I have some thoughts on these as well.
1. This arose as a response to the problem of players leaping into games and being confused because they don’t bother to read manuals. There is a very high chance of losing a player if they are confused or frustrated in a game world, so this is an attempt to acclimate players in a way they can’t route around easily. Better developers do this in less disruptive ways. Poor developers do not.
2. Complexity in games is not a new thing at all. Some early PC games were often needlessly complex (sometimes for all the wrong reasons). If you are talking about shoe-horning systems into games that don’t “need” then, that’s not an issue of complexity but rather a mismatch of game styles and expectations.
3. Game developers have wanted to do that forever, but only could when storage got cheaper. You see early signs of it in some SNES and it takes off in PS1-era and GBA games. Basically, it was inevitable.


You make some good comments, but I don't think I articulated my as well as I could.

1. And I do understand this. It makes perfect sense and it's a natural progression that games have made. Not every person is the kind of person who can learn and pick things up by reading a dry instruction manual, plenty of people are visual learners who learn best through doing and by being shown things. In a way it has made games more accessible.

What I am talking about though, is probably more bad design, but I have also played plenty of amazing games with phenomenal gameplay that still have drawn out or boring tutorial sections. I don't know how to explain it, but I don't really like tutorial sections that don't feel organically interwoven into the game. I dislike it when they have tried to make it feel like it is woven into the game, but it's really obvious you are playing an extended tutorial section. I feel like good games gradually introduce you to the mechanics and it all connects seamlessly, whilst the annoying "tutorial sections" I mean are very much part of the game, but it's obvious you are playing a tutorial and the cut between it and the wider game is more jarring.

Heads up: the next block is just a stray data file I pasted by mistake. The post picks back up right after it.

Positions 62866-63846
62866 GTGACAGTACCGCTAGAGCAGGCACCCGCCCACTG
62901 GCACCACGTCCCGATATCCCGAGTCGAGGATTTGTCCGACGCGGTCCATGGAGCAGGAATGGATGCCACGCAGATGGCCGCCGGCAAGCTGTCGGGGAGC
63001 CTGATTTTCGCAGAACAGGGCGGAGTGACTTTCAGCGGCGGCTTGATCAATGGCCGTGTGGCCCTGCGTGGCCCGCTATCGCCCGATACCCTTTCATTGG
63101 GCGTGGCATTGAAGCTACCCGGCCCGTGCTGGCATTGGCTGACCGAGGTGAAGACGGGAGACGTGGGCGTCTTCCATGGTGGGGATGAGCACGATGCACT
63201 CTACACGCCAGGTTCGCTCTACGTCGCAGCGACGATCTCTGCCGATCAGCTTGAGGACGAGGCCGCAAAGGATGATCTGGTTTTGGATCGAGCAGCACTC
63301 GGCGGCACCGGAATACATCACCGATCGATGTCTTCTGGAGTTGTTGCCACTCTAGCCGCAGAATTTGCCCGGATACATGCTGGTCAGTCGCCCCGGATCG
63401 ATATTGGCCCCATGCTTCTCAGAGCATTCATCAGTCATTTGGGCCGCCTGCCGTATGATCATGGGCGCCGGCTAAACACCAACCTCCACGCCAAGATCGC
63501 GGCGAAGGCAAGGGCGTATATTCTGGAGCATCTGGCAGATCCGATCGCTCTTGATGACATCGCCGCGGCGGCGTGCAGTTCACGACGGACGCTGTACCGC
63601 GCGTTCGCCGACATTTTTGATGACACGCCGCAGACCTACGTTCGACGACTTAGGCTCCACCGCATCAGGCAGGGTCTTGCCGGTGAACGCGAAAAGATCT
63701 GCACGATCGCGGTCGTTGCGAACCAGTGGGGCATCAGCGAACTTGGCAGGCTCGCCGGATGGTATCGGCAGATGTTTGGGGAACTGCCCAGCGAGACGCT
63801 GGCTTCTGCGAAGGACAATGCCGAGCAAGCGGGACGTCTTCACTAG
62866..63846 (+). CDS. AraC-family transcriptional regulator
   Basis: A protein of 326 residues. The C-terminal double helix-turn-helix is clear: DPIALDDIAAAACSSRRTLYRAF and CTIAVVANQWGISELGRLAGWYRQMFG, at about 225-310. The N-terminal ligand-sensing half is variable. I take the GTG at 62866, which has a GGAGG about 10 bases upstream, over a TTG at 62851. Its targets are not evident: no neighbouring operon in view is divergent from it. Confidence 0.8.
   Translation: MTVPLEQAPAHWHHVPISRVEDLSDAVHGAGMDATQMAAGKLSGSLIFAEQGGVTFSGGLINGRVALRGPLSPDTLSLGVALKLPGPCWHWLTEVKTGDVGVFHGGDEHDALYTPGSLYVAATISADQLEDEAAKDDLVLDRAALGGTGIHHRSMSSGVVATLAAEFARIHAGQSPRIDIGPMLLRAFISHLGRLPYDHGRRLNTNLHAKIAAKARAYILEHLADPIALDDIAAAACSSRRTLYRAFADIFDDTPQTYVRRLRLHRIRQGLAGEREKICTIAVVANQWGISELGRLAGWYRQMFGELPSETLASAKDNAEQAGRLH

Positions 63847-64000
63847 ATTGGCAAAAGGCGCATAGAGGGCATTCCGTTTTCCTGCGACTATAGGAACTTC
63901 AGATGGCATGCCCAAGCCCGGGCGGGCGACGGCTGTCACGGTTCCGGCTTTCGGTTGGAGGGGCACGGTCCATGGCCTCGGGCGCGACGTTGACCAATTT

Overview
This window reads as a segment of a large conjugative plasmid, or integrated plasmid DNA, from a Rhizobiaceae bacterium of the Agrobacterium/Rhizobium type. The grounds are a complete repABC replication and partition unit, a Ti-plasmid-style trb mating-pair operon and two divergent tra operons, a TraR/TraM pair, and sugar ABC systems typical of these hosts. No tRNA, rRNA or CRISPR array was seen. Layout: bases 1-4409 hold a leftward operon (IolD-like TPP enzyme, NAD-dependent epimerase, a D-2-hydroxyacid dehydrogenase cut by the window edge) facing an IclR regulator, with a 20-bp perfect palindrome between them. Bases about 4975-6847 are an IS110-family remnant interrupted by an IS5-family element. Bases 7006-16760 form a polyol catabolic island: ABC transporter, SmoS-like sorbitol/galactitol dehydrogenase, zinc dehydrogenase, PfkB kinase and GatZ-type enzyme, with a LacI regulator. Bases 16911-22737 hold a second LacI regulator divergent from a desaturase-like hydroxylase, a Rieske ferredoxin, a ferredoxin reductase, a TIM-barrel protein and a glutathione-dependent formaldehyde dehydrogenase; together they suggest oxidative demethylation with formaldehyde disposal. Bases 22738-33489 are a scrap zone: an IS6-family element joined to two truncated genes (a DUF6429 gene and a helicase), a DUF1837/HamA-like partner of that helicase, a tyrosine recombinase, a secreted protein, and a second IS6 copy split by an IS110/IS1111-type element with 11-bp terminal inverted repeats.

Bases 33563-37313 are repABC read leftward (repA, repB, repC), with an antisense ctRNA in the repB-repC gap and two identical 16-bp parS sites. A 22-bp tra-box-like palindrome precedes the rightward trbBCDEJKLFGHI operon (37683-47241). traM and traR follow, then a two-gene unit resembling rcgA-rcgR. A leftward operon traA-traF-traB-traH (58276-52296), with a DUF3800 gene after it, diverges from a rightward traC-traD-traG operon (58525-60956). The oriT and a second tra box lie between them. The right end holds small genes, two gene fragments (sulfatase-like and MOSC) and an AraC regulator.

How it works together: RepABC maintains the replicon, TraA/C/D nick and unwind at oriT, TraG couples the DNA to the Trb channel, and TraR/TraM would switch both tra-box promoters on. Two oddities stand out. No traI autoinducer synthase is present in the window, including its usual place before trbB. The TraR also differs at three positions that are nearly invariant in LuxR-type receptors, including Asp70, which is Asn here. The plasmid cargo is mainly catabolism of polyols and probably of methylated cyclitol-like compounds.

I also hate really obnoxious tutorial sections, for example: you move your character for three seconds, game pauses *press X to jump", move your character for two seconds, game abruptly pauses again "use the right stick to move the camera" etc. I dislike ones where it cynically puts you into a battle scenario and you take no damage and it holds your hand through each move with abrupt pauses and button commands.

2. I know this. I grew up with PC gaming. That's not entirely what I am talking about. I am talking about how more complex nearly every game and genre is nowadays. Perhaps my complaint again is more about bad design. That said, I am coming from this angle from someone whose brother has autism and special educational needs and disabilities is the area I have worked in most of my adult life. I feel like the barrier to entry for some is now higher than it was. I can think of a couple of examples.